(emphasis added).

Florida law distinguishes between the assignment of performance due under a contract and the assignment of a claim for damages (or a chose in action) arising from breach of contract. See, e.g., Cordis Corp. v. Sonics Int'l, Inc., 427 So.2d 782 (Fla. 3d DCA 1983). In Cordis, this Court dealt with whether Mexcor's claim for commissions flowing from the termination of its distributorship agreement with Sonics International, Inc., could be assigned to a third party. The agreement at issue in Cordis provided that the “rights of Distributor [Mexcor], hereunder shall not be assigned or transferred, either voluntarily or by operation of law, without [Sonics International's] written consent.” Id. at 782. This Court held that this language in the agreement had “no effect upon Mexcor's well-established right freely to assign its chose in action for the damages caused by Sonics' breach.” Id. at 783. As this Court explained:

It is clear that, while contractual provisions against assignability are generally enforceable in Florida, Troup v. Meyer, 116 So.2d 467 (Fla. 3d DCA 1959), the clause relied on by Sonics is inapplicable to the present situation. One which, like this, forbids only the assignment of a party's “rights” under a contract simply does not preclude the assignment of an accrued claim for damages arising from its breach.

Id.; see also Aldana v. Colonial Palms Plaza, Ltd., 591 So.2d 953 (Fla. 3d DCA 1991) (holding that anti-assignment clause did not prevent assignment of right to receive payments due); Charles L. Bowman & Co. v. Erwin, 468 F.2d 1293, 1297 (5th Cir.1972) (“The law draws a distinction ․ between assignment of performance due under a contract and assignment of the right to receive contractual payments.”); Rosecrans v. William S. Lozier, Inc., 142 F.2d 118, 124 (8th Cir.1944) (“The prohibition of the contract against assignment is against an assignment of the rights and privileges under the contract. This prohibition of assignment does not, however, prohibit the assignment of a claim for damages on account of breach of the contract.”).

Similarly, in H & J Contracting, Inc. v. Jacobs Engineering Group, Inc., No. 15–61462, 2015 WL 6504543, at *3 (S.D.Fla. Oct. 28, 2015), the U.S. District Court for the Southern District of Florida held that the anti-assignment clause in an agreement did not prohibit assignment of a claim for damages due to breach of contract. The court reasoned that a clause which included the language that “[n]either this Agreement nor any interest herein shall be assigned, transferred, or encumbered by either party” referred to an interest in the performance of the agreement, not to recovery of damages for breach of the agreement. Id. at *1. Because the agreement did not prevent assignment of a claim for damages arising from breach of the agreement, the court in H & J Contracting denied the defendant's motion to dismiss. Id. at *3.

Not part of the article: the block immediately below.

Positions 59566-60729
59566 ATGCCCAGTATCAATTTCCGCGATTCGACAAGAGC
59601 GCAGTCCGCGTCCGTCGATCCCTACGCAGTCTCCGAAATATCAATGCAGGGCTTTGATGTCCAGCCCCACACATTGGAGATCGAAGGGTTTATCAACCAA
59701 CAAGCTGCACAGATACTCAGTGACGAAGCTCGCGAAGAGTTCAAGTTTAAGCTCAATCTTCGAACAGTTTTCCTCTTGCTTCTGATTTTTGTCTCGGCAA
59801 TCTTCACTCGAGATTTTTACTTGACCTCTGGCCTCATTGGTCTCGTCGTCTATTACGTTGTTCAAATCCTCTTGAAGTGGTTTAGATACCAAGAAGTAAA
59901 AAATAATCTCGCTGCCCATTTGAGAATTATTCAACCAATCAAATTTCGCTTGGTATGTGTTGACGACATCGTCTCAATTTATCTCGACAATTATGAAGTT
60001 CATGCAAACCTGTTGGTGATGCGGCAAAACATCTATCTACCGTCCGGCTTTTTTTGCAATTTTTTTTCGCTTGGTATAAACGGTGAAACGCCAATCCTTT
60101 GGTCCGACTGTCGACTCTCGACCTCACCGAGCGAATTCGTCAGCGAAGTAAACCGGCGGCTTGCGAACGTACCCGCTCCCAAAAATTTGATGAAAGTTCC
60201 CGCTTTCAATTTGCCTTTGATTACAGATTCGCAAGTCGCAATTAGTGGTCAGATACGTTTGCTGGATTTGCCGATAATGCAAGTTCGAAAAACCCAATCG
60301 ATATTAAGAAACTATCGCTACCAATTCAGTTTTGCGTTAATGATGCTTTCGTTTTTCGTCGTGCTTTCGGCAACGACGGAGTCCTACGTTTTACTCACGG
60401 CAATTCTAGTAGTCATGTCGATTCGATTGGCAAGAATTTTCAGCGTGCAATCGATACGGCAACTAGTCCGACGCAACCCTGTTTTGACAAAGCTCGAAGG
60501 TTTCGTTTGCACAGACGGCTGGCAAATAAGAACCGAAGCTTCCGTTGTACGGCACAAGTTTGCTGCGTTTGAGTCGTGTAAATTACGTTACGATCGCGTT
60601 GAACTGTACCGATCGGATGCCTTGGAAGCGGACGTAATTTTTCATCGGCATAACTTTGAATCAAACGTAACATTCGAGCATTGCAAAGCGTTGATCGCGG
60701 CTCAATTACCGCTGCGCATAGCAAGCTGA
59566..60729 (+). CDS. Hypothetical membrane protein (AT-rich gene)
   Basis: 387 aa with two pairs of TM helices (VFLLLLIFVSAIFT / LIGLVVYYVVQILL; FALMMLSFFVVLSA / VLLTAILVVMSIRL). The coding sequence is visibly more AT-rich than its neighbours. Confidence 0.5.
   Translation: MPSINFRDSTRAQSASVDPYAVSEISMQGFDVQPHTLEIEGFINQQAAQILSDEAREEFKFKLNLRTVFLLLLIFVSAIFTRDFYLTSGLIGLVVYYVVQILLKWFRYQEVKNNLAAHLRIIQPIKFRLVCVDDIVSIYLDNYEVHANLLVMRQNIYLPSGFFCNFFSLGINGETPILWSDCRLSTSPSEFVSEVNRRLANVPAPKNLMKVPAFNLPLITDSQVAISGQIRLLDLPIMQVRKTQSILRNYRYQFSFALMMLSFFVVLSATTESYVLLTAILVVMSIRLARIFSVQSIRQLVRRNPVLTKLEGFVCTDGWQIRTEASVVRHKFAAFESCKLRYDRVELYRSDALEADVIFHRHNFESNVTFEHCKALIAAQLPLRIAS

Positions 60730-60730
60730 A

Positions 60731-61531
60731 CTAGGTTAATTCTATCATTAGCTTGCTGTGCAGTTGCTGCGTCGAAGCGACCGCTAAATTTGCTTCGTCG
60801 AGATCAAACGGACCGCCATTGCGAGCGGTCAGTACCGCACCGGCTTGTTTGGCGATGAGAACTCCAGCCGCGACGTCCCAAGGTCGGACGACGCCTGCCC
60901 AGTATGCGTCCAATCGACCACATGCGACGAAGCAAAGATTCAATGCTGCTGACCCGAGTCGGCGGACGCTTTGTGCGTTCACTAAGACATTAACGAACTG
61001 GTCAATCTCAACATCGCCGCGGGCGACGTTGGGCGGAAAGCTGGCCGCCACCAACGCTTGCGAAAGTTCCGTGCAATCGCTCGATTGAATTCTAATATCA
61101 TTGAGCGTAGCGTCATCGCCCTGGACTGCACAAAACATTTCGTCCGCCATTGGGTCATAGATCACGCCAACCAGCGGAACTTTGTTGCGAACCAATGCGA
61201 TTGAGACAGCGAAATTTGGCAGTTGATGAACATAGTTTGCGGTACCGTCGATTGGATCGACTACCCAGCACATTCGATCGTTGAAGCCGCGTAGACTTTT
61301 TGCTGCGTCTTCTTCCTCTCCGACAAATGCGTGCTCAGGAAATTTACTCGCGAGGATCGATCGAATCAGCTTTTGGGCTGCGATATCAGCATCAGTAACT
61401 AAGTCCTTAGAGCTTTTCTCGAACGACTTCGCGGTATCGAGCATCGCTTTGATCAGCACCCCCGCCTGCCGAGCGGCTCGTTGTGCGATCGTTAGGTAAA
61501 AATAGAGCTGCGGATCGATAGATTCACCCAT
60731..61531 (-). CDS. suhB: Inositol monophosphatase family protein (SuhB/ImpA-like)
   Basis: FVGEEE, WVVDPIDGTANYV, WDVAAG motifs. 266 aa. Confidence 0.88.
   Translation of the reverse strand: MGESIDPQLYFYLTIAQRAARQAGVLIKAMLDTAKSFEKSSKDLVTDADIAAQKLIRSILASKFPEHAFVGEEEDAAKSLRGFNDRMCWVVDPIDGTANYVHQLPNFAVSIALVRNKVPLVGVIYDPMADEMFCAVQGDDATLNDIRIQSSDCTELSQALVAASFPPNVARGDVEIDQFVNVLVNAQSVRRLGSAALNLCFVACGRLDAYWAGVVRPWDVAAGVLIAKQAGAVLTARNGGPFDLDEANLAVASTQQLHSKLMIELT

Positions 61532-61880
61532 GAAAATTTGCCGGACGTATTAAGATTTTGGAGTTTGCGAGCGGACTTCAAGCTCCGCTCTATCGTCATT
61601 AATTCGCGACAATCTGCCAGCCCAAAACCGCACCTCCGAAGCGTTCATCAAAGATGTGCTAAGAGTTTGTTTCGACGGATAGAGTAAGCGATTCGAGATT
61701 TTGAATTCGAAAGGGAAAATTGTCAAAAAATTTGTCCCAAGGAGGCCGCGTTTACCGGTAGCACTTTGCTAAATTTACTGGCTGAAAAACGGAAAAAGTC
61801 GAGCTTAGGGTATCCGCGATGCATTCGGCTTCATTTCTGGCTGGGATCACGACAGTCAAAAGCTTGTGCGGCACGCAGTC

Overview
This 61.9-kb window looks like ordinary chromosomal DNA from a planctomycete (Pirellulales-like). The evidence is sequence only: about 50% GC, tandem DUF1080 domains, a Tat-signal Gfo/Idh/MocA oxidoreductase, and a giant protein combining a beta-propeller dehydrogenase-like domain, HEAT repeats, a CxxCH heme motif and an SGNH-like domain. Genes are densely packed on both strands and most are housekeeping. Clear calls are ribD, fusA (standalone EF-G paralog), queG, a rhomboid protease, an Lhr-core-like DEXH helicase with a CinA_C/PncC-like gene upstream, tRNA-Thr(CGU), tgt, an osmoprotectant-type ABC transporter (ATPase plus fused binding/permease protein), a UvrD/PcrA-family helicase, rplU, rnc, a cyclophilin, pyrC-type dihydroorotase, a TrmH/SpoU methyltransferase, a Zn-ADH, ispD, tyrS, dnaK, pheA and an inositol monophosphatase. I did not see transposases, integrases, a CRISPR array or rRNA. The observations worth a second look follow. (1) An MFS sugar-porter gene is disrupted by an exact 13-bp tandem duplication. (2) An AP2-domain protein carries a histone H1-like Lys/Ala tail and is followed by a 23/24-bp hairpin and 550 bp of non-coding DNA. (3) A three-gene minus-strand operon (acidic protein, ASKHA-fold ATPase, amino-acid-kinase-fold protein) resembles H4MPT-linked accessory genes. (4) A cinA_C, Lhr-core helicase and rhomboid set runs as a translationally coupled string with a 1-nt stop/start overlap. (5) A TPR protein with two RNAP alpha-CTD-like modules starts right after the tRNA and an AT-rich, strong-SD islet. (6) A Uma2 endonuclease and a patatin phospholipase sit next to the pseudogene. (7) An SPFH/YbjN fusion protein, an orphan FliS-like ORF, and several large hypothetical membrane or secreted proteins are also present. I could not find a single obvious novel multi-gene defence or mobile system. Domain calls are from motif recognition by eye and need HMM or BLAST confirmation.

Here, as in Cordis and H & J Contracting, the language in paragraph 23.6 does not prevent an assignee or transferee from pursuing an accrued claim for damages arising from breach of the Agreement. That WT is seeking to proceed on a chose in action for an accrued claim for damages, rather than to enforce the restrictive covenant contained in the Agreement, is evident from the fact that the Goldblatts' breach of the Agreement was established by the trial court order prior to the date of the transfer of CP's assets to WT. In its March 31, 2009, order granting summary judgment as to liability, the trial court found that Richard Goldblatt “admitted in sworn deposition testimony that he has violated the non-competition Agreement at issue in this suit,” in an attempt to “mitigate” damages the Goldblatts believed due to them from CP. On April 3, 2009, therefore, WT acquired in the WT action CP's claim against the Goldblatts for money damages arising from the Goldblatts' breach of the Agreement's restrictive covenant, not CP's right to enforce the terms of the restrictive covenant itself. That transfer was not precluded by section 542.335 or paragraph 23.6 of the Agreement.